Fact vs. Fiction: Yellow Jacket

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March 20, 2014

By

March 20, 2014


Fiction: Yellow Jackets are a type of bee.
Fact: Yellow Jacket is a common name that refers to predatory North American wasps belonging to either genus Vespula or Dolichovespula. They are often mistaken for bees or confused with other wasps, notably Polistes dominula, a type of paper wasp. Markings and coloration can vary.  Mostly they are identified by a rapid side to side flight pattern just prior to landing.

Fiction: Yellow jacket stings are like honey bee stings.
Fact: Both stings are venomous, but unlike a bee that stings once and dies, vespine wasps can sting as often as they find a target. If it becomes injured, it can release an alarm pheromone that attracts other members of the colony to join the fight.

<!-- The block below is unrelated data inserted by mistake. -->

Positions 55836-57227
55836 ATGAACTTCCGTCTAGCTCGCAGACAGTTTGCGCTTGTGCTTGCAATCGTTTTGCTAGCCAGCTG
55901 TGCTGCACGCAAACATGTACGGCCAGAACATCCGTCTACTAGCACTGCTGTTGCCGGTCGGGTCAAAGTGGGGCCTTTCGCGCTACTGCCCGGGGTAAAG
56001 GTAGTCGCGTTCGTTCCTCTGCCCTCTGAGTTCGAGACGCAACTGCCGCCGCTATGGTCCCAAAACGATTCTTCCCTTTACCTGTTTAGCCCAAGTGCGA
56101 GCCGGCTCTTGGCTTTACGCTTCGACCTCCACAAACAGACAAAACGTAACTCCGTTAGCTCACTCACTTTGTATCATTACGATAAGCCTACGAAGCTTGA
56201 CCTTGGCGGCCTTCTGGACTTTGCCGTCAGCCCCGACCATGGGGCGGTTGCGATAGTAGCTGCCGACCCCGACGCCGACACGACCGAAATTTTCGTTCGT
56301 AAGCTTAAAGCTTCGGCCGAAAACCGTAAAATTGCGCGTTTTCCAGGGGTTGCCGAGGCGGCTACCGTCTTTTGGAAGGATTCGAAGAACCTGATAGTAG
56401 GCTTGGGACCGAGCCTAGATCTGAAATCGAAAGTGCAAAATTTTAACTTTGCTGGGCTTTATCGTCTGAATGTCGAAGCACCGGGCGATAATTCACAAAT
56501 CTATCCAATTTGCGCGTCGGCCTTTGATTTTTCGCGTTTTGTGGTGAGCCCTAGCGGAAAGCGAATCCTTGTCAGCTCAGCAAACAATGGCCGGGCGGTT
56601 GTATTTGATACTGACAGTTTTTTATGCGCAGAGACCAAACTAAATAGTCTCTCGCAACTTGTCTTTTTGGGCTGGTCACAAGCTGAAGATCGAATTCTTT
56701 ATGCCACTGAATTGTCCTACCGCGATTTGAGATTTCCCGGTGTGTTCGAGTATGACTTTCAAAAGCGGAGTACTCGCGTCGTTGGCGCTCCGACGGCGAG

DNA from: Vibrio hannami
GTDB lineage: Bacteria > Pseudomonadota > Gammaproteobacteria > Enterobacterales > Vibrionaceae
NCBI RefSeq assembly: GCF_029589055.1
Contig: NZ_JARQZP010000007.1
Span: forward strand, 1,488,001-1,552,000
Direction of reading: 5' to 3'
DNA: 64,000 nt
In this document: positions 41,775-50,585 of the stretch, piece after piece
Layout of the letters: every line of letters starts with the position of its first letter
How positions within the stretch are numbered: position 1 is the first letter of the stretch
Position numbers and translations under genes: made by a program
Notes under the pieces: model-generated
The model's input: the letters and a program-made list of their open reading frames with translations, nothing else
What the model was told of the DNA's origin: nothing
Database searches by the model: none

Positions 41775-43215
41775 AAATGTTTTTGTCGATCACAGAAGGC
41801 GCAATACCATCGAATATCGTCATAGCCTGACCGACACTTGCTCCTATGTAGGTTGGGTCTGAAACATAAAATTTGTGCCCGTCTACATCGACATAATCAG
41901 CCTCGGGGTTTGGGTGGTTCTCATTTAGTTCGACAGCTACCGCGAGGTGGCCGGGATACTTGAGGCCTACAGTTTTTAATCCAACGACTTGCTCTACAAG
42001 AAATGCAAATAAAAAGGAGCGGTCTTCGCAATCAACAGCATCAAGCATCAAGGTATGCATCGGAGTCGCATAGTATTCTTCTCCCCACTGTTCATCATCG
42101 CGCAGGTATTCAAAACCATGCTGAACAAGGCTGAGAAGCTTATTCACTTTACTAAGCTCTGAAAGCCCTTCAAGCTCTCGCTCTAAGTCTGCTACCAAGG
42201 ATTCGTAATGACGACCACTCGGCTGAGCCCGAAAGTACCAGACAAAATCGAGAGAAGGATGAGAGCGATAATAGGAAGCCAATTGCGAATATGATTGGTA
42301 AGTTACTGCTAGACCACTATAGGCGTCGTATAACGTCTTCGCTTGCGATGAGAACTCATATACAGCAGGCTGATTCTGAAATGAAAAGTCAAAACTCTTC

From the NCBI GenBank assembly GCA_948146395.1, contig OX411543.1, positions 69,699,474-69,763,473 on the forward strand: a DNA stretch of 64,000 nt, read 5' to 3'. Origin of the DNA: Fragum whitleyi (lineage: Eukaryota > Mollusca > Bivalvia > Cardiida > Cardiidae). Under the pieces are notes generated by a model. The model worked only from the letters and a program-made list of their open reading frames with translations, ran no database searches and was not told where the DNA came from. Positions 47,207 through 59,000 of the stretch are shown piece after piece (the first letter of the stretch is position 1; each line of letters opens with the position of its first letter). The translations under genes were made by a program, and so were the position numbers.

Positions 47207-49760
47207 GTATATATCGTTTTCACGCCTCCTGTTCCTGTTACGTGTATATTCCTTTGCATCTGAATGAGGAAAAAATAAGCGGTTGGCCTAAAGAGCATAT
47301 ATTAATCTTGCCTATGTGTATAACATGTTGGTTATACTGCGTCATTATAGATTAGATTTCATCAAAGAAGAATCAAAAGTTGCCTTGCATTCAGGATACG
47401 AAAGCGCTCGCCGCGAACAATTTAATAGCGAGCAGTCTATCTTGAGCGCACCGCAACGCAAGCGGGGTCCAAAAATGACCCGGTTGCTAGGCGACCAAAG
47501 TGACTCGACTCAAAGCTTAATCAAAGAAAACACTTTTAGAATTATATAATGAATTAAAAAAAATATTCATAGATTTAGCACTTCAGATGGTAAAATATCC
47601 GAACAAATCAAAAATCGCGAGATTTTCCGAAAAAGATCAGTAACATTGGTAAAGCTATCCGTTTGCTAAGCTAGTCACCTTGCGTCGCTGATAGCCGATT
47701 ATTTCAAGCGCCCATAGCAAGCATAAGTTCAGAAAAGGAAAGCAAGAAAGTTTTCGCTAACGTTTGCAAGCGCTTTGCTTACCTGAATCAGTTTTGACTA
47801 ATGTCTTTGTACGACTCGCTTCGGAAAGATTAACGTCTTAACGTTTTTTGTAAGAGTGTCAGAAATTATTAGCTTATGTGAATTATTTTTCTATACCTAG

Fiction: Yellow Jackets are of little environmental importance.
Fact: Yellow Jackets don’t quite garner the love and respect that pollinators get, but they do perform a valuable service destroying harmful insects that attack crop and ornamental plants.

Fiction: Yellow jackets are aggressive and readily attack humans.
Fact: Most stinging insects attack because they or their nest is being threatened or disturbed. Yellow Jackets are highly attracted to sugar sources. Fruit, berries, uncovered trash containers, soda cans, and other potential food sources are attractive to Yellow Jackets and conducive to stinging incidents.

Fiction: It is hard to determine the sex of the wasp after you’ve been stung.
Fact: If you’ve been stung, it was a female that did it. And she probably has a thousand sisters just like her in the nest nearby. pmp

You can reach the McGoverns at jeffreymcgovern@mindspring.com

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